• Ideally, they should be optimistic and inspirational individuals as well as highly experienced and knowledgeable. The last thing you need in your life is a ‘soul-sucker’ (Andy’s word of the year).
  • You will be the one with the most to gain, so you should be the one doing the most work and putting in the most effort! Don’t ever forget that or you may find yourself mentorless. And if they say you are crap then you are! Be grown up enough to shut your mouth, take it on the chin and learn. You should be a sponge, not a child.
  • Make sure you show and prove your gratitude with results along your journey. Acknowledge your tutor-mentor for the work (whether it be in time, effort, frustration or anything else) they have put in, and at the very least buy them a decent bottle of wine at Christmas. They are helping you out of altruistic motivation – so don’t take the piss. Treat them well and make them proud!
  • If the time and opportunity ever presents itself you should share the wealth and help mentor the next numpty that comes along your path with a dream and a crap manuscript. It’s only right.

helping-hand

In conclusion, this author agreed to help me, and while it’s early days, this is showing signs of being a really good thing for me. I did my part work-wise by bringing something to the table and my mentor did theirs by duly destroying this completed work. They did, however, provide an absolute wealth of feedback, some of which I kinda suspected, some of which was brutally honest (and was like getting hit in the face… with a cricket bat), but some of which I’d never even thought of and which was very surprising, but extremely encouraging.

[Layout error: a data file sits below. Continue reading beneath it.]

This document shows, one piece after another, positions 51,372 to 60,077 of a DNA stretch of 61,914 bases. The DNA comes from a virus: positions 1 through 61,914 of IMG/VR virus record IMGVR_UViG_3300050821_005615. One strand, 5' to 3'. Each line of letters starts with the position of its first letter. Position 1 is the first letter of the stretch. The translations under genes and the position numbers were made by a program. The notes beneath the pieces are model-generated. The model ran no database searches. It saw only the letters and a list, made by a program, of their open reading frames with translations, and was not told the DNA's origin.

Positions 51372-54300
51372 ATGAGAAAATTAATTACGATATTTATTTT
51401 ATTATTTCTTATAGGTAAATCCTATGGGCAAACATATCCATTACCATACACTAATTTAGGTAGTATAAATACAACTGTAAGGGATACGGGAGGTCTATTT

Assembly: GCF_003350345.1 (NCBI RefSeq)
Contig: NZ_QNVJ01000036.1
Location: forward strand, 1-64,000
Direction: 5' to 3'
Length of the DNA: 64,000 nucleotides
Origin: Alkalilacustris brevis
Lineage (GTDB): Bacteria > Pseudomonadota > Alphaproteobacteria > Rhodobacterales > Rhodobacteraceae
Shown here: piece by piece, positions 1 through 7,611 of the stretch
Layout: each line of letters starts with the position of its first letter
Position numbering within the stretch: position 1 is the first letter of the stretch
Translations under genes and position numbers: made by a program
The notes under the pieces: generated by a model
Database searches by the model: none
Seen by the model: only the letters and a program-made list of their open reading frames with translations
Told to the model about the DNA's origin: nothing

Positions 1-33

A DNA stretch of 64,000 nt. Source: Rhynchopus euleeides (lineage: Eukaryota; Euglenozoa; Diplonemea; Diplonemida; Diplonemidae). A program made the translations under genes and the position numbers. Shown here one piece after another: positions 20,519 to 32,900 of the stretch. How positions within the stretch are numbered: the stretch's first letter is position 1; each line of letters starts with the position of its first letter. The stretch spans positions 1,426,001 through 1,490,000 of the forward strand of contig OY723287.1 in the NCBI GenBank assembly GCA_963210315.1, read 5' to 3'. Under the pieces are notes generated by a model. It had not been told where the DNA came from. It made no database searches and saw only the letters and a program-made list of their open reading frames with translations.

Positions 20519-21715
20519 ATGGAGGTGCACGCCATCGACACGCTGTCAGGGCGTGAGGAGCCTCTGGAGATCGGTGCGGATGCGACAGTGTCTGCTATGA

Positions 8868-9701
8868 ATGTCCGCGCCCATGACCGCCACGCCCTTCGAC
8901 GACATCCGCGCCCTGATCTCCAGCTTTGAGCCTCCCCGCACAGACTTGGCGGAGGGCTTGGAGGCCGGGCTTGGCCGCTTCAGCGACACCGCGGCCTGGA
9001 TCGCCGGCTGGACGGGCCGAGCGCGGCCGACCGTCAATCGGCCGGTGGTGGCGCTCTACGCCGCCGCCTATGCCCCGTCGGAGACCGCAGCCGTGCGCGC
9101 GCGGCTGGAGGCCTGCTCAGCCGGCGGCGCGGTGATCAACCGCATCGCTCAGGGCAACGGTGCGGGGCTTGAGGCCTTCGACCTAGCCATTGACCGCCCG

I now have someone I have made myself responsible to, and in return they are prepared to read my shite, offer whatever they feel is appropriate and help me in ways that are far too generous, but for which I am extremely grateful and for which I feel the need to prove myself, as well as to say thank you for. Mentoring for me was a step I decided to take of my own accord by involving a proven professional that would force me to feel obligated and duty bound to achieve results for, not to mention suck all possible knowledge out of on my own adventure within the craft of writing. From my side, I wish to prove to them that they will not have wasted their time by taking this journey to a destination that would not have been reached without their tutorship. So far, so good.

Thank you from an extremely grateful numpty – red, white or pink?

* Author of the pretty great and awfully straight to the point War of Art.

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2 thoughts on “The Value of a Mentor

  1. Well done Andy!
    Good advice on being mentored.
    I am a person who absolutely hates reading, I’m finding your columns very easy to read and enjoy. There’s a nice flow to it.
    Best of luck with your career.
    Regards Gary.

    Liked by 1 person